Reading the Contemporary: Art and Culture Talks with Griffin Art Projects with Mary Tasi and Wade Baker


Thursday, November 28, 7:00-8:30pm



Mary Tasi and Wade Baker, 2019

Located at the North Vancouver District Public Library, Lynn Valley Branch, 1277 Lynn Valley Rd, North Vancouver, BC V7J 0A2

Join Mary Tasi and Wade Baker for a presentation and discussion on their journey of the cultural research and the book they co-authored, The Hidden Journals (published 2015, revised edition 2018). The research has focused on the lost narratives of the Captain Vancouver era through an indigenous perspective, and the findings of the high level trading and personal relationships that occurred, through primary archival research and oral indigenous knowledge.

The Hidden Journals was presented to the Victoria Legislature in 2015 for excellence in primary source research bringing new perspectives to history. Over 1,000 copies were donated to North Shore High Schools in 2015, sponsored by Neptune Terminals and Port Metro Vancouver. The Hidden Journals is included in the North Shore Author’s Collection, a partnership between North Vancouver City Library, North Vancouver District Public Library, and West Vancouver Memorial Library.

Baker and Tasi will share updated information on their ongoing research, including a Coast Salish ceremonial woven robe from 1793, currently in the collection of the Helsinki Museum, Finland, as well as the contemporary artworks Baker is developing based on ancestral methods and design. Mary Tasi, Community Planning & Research Consultant. Mcip, Rpp Mary Tasi is a community planning consultant, art consultant, research consultant and author. She worked for many years in Ontario and Quebec as an urban planner and designer. She is a member of the Canadian Institute of Planners, the Planning Institute of British Columbia and the North Vancouver Chamber of Commerce. Tasi’s philosophy is that art brings community together. She has worked with the City of North Vancouver and the Squamish Nation to create the “Gateway to Ancient Wisdom” for the beginning of the North Shore Spirit Trail. This public art piece brought together elders, youth, landscape architects, builders, contractors, steelworkers, welders, politicians, and many others in an innovative, award-winning collaborative process. Tasi’s multi-disciplinary strengths include city planning, art project marketing, communications and policy. She uses innovative public engagement techniques and visioning that produces meaningful solutions to complex community issues. She has the ability to manage and communicate divergent ideas and conflicting visions or goals. She has marketing experience with over 100 galleries in British Columbia, Alberta, Manitoba and Ontario.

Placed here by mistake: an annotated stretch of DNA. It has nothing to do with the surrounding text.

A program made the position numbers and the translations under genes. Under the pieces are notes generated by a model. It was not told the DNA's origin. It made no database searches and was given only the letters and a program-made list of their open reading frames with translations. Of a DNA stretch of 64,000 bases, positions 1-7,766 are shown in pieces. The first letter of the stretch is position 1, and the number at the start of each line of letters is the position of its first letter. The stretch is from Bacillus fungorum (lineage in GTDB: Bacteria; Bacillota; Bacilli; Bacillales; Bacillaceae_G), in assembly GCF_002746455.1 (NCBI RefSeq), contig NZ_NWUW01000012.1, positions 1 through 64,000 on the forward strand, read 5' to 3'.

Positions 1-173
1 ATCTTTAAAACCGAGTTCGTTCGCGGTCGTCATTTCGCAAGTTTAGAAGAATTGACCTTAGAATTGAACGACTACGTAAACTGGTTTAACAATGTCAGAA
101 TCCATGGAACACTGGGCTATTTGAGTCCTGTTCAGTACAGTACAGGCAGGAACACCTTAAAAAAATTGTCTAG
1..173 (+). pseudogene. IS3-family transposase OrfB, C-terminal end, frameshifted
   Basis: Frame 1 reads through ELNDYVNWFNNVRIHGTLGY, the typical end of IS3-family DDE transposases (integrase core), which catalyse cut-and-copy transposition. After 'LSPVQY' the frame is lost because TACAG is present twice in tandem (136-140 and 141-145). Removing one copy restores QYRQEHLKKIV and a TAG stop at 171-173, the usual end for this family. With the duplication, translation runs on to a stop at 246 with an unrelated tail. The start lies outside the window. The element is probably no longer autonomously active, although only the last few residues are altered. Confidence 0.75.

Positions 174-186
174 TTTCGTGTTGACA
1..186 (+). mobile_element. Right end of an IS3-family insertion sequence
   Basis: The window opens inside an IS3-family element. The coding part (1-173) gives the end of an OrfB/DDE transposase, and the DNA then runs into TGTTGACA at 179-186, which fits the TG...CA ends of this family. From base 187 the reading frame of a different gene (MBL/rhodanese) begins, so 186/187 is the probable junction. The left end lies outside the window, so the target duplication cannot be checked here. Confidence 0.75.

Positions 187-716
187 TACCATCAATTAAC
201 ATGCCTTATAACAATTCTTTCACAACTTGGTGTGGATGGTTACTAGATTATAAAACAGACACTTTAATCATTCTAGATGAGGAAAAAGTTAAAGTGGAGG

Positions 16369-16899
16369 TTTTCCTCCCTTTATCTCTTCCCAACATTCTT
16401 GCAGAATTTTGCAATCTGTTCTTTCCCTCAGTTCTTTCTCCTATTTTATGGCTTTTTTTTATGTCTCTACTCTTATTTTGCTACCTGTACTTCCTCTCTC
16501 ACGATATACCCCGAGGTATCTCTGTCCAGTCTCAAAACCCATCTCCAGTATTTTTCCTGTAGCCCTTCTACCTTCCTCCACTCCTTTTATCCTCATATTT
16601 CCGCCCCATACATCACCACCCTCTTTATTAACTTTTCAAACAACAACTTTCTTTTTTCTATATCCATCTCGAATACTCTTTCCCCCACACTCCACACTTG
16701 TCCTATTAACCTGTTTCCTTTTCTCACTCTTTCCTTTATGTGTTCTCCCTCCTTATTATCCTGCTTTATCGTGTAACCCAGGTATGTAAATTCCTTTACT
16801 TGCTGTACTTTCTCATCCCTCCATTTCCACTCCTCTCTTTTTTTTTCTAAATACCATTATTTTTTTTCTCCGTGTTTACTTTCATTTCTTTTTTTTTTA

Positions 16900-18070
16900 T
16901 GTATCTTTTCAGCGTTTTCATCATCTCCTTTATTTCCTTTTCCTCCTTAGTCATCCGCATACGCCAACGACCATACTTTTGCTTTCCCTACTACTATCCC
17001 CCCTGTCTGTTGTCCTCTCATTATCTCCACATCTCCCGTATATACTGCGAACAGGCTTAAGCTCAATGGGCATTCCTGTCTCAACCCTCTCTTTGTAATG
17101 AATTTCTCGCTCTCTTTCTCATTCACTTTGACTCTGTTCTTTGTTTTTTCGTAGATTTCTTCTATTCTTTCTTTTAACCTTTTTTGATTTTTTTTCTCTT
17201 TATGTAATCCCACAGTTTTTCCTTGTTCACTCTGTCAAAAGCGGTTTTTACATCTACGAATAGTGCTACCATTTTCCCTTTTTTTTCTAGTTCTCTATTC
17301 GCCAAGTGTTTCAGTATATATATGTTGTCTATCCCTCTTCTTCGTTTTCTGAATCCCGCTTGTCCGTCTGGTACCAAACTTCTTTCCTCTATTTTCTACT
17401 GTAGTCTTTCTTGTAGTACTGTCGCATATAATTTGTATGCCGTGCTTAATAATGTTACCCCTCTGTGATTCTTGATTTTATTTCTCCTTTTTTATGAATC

Wade Baker, Mintledus, Oral History Expert Wade Baker is a sculptor, graphic designer and red cedar carver. He has been carving and creating art since he was a teenager. As a descendent of ancient Coast Salish, Kwakwaka’wakw, Tlingit and Haida nobility, Baker has inherited a rich artistic legacy. In these traditions, art is not a separate activity but is interwoven in life, language, custom and culture. Art is a means of spiritual expression in which a design or piece of art can encompass an entire story. Baker’s preference is to create large public art sculptures. He has worked in steel, wood, glass, marble and many other mediums. His stainless steel North Star was commissioned for the 2010 Olympics and stands at the Vancouver Olympic Village site. One of the highlights for Baker was meeting Prince Charles when the North Star was unveiled in 2009. Baker has also produced smaller public art designs and in 2000, his wolf design was selected to be part of the Millennium series of Royal Canadian Mint quarters. 50 million quarters were produced with Baker’s design and are now in circulation. Baker is a member of the North Vancouver Chamber of Commerce, and a Director at Large for Aboriginal Tourism British Columbia. Most recently, Baker is writing the history of his British ancestors Lieutenant Joseph Baker, an early mapmaker of the British Columbia Coast, and Robert Hunt, a fur trader and factor with the Hudson’s Bay Company in the 1850’s.